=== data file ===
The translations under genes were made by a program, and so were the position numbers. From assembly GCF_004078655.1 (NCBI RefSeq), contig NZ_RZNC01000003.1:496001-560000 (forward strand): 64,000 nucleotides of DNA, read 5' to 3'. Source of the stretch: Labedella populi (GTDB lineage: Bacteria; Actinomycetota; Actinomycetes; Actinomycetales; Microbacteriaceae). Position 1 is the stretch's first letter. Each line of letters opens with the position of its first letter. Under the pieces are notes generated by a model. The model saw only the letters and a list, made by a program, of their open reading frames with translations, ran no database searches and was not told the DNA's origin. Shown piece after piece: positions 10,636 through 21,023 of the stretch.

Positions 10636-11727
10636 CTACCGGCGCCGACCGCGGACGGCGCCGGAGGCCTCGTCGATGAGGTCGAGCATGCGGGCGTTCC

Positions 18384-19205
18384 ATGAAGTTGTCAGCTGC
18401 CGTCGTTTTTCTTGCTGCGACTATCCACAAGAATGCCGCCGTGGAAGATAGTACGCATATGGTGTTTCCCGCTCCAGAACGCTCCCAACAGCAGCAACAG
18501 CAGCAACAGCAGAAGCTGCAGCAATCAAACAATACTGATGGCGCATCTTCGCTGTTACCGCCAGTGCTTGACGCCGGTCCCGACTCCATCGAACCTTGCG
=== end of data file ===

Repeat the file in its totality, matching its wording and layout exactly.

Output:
The translations under genes were made by a program, and so were the position numbers. From assembly GCF_004078655.1 (NCBI RefSeq), contig NZ_RZNC01000003.1:496001-560000 (forward strand): 64,000 nucleotides of DNA, read 5' to 3'. Source of the stretch: Labedella populi (GTDB lineage: Bacteria; Actinomycetota; Actinomycetes; Actinomycetales; Microbacteriaceae). Position 1 is the stretch's first letter. Each line of letters opens with the position of its first letter. Under the pieces are notes generated by a model. The model saw only the letters and a list, made by a program, of their open reading frames with translations, ran no database searches and was not told the DNA's origin. Shown piece after piece: positions 10,636 through 21,023 of the stretch.

Positions 10636-11727
10636 CTACCGGCGCCGACCGCGGACGGCGCCGGAGGCCTCGTCGATGAGGTCGAGCATGCGGGCGTTCC

Positions 18384-19205
18384 ATGAAGTTGTCAGCTGC
18401 CGTCGTTTTTCTTGCTGCGACTATCCACAAGAATGCCGCCGTGGAAGATAGTACGCATATGGTGTTTCCCGCTCCAGAACGCTCCCAACAGCAGCAACAG
18501 CAGCAACAGCAGAAGCTGCAGCAATCAAACAATACTGATGGCGCATCTTCGCTGTTACCGCCAGTGCTTGACGCCGGTCCCGACTCCATCGAACCTTGCG